A common IPO approach has been to pursue a "dual track" – simultaneously exploring a sale while going public. In recent years, Qatalyst has persuaded some companies that they need a separate M&A adviser during the IPO process. The pitch of boutiques such as Qatalyst is that banks hired as IPO underwriters won't focus on the stock offering properly if they are distracted by the possibility of more-lucrative M&A.

Bulge-bracket bankers say the outcome is better – a high price for the company, be it in an IPO or an M&A deal – if the same bank handles both. One banker compared advising on M&A without an inside read on IPO valuation to fighting with one hand tied behind one’s back. They also argue that boutique banks like Qatalyst aren’t as independent as they portray themselves in pitches because these firms only get paid when there’s an acquisition.

Qatalyst was informally shopping CrowdStrike Holdings Inc. about six months ago, according to four people familiar with the matter. The cybersecurity company held talks with Cisco. The networking giant mulled an acquisition, but did not make a formal offer, one of the people said. Cisco declined to comment.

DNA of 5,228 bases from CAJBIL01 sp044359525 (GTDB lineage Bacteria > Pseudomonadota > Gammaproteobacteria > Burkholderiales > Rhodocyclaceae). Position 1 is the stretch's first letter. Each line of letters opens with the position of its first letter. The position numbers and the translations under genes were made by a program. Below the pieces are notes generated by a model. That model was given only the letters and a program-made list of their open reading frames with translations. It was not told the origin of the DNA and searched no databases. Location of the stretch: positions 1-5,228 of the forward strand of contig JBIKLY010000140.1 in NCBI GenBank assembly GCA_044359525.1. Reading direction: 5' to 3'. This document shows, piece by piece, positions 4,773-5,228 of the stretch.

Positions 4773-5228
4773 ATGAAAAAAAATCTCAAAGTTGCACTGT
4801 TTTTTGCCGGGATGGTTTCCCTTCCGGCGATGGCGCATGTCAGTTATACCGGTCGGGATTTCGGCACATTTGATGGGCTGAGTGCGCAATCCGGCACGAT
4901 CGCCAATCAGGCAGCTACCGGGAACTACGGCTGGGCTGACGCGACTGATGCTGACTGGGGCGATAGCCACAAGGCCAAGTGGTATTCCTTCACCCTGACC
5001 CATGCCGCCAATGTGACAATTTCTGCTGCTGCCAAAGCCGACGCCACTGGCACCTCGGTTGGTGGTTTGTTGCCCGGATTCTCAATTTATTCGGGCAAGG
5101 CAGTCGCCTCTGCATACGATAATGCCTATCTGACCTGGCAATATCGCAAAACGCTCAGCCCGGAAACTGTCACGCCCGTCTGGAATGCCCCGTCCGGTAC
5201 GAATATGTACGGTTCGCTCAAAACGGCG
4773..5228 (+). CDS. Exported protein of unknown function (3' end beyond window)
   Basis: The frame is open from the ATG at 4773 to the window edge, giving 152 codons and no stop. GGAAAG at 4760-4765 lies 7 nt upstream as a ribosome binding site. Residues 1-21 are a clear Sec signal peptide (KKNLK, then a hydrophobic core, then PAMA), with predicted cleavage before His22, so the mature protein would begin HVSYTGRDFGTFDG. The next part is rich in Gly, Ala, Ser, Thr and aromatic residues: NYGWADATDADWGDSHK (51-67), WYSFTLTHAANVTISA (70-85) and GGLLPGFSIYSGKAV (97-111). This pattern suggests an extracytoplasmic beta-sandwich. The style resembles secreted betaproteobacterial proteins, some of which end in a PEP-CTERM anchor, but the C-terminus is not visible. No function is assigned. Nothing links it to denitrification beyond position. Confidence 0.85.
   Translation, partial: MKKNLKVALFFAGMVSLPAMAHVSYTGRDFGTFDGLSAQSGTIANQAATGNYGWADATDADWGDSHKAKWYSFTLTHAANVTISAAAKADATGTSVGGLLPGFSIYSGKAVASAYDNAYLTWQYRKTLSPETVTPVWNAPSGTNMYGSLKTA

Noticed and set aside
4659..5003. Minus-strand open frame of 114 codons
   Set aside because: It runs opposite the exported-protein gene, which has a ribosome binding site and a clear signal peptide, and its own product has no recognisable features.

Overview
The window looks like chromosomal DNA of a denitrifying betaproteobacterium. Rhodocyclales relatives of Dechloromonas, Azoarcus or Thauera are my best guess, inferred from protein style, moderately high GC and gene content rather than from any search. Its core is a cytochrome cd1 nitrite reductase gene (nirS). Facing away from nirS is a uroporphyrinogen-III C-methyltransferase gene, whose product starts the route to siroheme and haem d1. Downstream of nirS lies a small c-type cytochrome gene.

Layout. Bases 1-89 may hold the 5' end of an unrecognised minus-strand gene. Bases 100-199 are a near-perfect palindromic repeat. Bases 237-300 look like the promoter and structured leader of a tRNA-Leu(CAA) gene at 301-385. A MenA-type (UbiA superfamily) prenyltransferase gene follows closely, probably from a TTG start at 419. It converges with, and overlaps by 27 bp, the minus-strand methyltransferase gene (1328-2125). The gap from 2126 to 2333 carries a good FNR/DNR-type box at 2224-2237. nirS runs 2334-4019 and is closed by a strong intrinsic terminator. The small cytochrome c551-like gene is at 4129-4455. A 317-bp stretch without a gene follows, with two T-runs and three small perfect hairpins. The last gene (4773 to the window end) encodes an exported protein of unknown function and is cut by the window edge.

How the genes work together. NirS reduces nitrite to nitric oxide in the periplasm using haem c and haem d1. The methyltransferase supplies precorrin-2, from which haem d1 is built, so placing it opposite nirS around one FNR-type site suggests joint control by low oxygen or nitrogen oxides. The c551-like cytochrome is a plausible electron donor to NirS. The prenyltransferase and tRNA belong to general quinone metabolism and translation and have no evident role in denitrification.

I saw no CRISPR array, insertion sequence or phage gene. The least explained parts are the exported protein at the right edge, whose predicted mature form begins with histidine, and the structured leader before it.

CrowdStrike, which was valued at more than $3 billion in a funding round last year, plans to hold an IPO in coming weeks. Goldman Sachs, J.P. Morgan, Bank of America Corp. and Barclays Plc are leading the offering.

To contact the authors of this story: Sarah McBride in San Francisco at smcbride24@bloomberg.netLiana Baker in New York at lbaker75@bloomberg.net

To contact the editor responsible for this story: Alistair Barr at abarr18@bloomberg.net